The film’s structure is told in long flashbacks remembered by an older, emotionally distant Michael, played by Ralph Fiennes. The broken timeline jumps back and forth, flashbacks within flashbacks, which is more distracting than dramatically effective. Shown in the decades following, he remembers Hanna at lonely or ponderous times, sometimes affectionately, but never dismisses or grants her forgiveness for her role during the war. The Reader doesn’t excuse Hanna’s actions, leaving her judgment, however uncertain, up to the viewer… How you feel about Hanna is something you’ll debate with yourself long after the end credits.
Some critics have argued the film invalidates itself when in one of the last scenes Michael visits Ilana Mather, the daughter of the church fire’s sole survivor. Played by Lena Olin, Ilana tells Michael, who in pseudo-confessional has come to explain his relationship with Hanna, “Go to the theater if you want catharsis.” In effect, because it tells a story that treats a Nazi with humanist consideration and spends comparatively little time mourning for the Jewish dead, Ilana waves off films of this sort as unrealistic. And no doubt she would condemn this film specifically for lamenting the death of Hanna. But the story poses big questions to its audience, unlike this year’s very cut-and-dry The Boy in the Striped Pajamas, by asking you to consider individuals over events.
The production recalls The English Patient or The Talented Mr. Ripley in its sensitive yet profound melodramatic tone, which makes sense, because the director of those films, the late Anthony Minghella, co-produced this picture along with the late Sydney Pollack (Out of Africa). Both Minghella and Pollack, to whom this film is dedicated, specialized in romances of an epic scale; both engaged complicated and often unsympathetic characters with an open mind, and both earned due attention from Mr. Oscar. No doubt Daldry’s film will be acknowledged by Academy voters as one of this year’s best, though the film’s impact rests chiefly on the shoulders of Kate Winslet, whose performance embodies the complex feelings held by the audience.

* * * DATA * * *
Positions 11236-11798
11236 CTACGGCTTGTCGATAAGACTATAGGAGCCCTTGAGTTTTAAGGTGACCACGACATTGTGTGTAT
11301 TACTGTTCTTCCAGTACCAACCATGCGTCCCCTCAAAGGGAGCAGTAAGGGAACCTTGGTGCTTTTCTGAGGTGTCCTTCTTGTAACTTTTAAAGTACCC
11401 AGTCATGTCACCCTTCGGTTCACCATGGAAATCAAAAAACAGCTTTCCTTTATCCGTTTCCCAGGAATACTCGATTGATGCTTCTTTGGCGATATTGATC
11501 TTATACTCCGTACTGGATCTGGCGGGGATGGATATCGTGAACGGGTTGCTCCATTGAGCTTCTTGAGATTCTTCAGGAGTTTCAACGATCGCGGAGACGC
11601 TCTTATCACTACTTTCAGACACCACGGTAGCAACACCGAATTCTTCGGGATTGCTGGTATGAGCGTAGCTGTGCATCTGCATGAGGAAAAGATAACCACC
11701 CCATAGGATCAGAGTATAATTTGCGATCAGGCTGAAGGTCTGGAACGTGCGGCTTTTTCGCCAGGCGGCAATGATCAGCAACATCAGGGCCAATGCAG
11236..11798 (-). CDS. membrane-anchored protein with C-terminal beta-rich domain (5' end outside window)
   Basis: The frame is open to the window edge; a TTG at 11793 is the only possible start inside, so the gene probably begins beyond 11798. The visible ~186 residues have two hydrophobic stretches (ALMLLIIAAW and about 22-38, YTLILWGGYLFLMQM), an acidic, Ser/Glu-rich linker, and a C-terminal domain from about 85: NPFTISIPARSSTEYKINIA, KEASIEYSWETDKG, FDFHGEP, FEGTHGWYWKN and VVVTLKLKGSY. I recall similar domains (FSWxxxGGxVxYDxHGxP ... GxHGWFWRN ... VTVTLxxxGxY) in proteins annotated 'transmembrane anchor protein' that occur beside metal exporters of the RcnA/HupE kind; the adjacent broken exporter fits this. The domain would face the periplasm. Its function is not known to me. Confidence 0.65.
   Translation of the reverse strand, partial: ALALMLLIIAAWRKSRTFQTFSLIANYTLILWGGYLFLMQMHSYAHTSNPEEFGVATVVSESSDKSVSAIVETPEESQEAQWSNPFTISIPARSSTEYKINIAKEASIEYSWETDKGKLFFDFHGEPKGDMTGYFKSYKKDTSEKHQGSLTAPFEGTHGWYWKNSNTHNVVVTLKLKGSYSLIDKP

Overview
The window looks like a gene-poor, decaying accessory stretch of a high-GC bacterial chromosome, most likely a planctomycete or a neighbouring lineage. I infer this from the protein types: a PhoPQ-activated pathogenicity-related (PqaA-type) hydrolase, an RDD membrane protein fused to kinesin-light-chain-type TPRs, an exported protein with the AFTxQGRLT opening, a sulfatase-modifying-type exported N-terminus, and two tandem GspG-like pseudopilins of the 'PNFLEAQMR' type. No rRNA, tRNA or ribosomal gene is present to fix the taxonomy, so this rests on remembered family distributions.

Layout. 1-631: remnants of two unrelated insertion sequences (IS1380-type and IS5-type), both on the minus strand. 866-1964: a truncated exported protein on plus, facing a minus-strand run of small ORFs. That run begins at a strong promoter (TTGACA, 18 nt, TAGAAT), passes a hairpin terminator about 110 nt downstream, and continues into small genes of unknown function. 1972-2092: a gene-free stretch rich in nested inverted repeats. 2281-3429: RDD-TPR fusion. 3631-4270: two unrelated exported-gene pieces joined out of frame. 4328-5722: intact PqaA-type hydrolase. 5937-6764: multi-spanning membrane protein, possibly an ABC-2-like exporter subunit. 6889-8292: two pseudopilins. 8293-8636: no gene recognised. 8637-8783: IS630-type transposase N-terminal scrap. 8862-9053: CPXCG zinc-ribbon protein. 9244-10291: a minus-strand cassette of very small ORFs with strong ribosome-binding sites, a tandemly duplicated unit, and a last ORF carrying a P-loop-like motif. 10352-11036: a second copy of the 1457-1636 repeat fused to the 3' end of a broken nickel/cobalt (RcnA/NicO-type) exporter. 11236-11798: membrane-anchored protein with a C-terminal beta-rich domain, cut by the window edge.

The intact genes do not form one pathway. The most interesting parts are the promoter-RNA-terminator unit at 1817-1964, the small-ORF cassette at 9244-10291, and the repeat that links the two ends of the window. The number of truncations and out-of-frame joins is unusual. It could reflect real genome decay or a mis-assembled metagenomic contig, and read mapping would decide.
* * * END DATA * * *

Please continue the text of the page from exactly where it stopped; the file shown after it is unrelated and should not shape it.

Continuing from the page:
Winslet’s presence onscreen is simply haunting, leaving the viewer unsure how to feel about her Hanna Schmitz. She displays an omnipresent obsession for control and order, yet underneath resides an evident desire to escape. Exhibiting hints of nuanced complexity and inner disorder amid an exterior of straightforward mechanical regulation, Winslet does what only Claude Rains in Alfred Hitchcock’s Notorious has done before: she creates a Nazi character who, though contemptibly involved in a monstrous faction, still shows evidence of compassionate humanity. Her performance offers some of the finest acting this year; perhaps she’ll finally earn that Oscar that’s eluded her so many times in the past.
The Reader will challenge your humanist views, if they exist, by presenting a moral dilemma under the gravest of circumstances. Whereas the Holocaust has become an easy go-to historical epoch for dramatic storytelling, this story changes convention and curiously offers ignorance as another piece of a puzzle—not as an excuse to the Hannas out there, but as a chief symptom of an atrocity we’re still desperately trying to understand. Our emotional reactions surprise us, especially our empathy for the curious relationship that ensues, despite its clearly disturbing undertones. And although the film offers no solution to the pained questions of culpability and intention, its haunting effect is undeniable and will leave you pondering for days to come.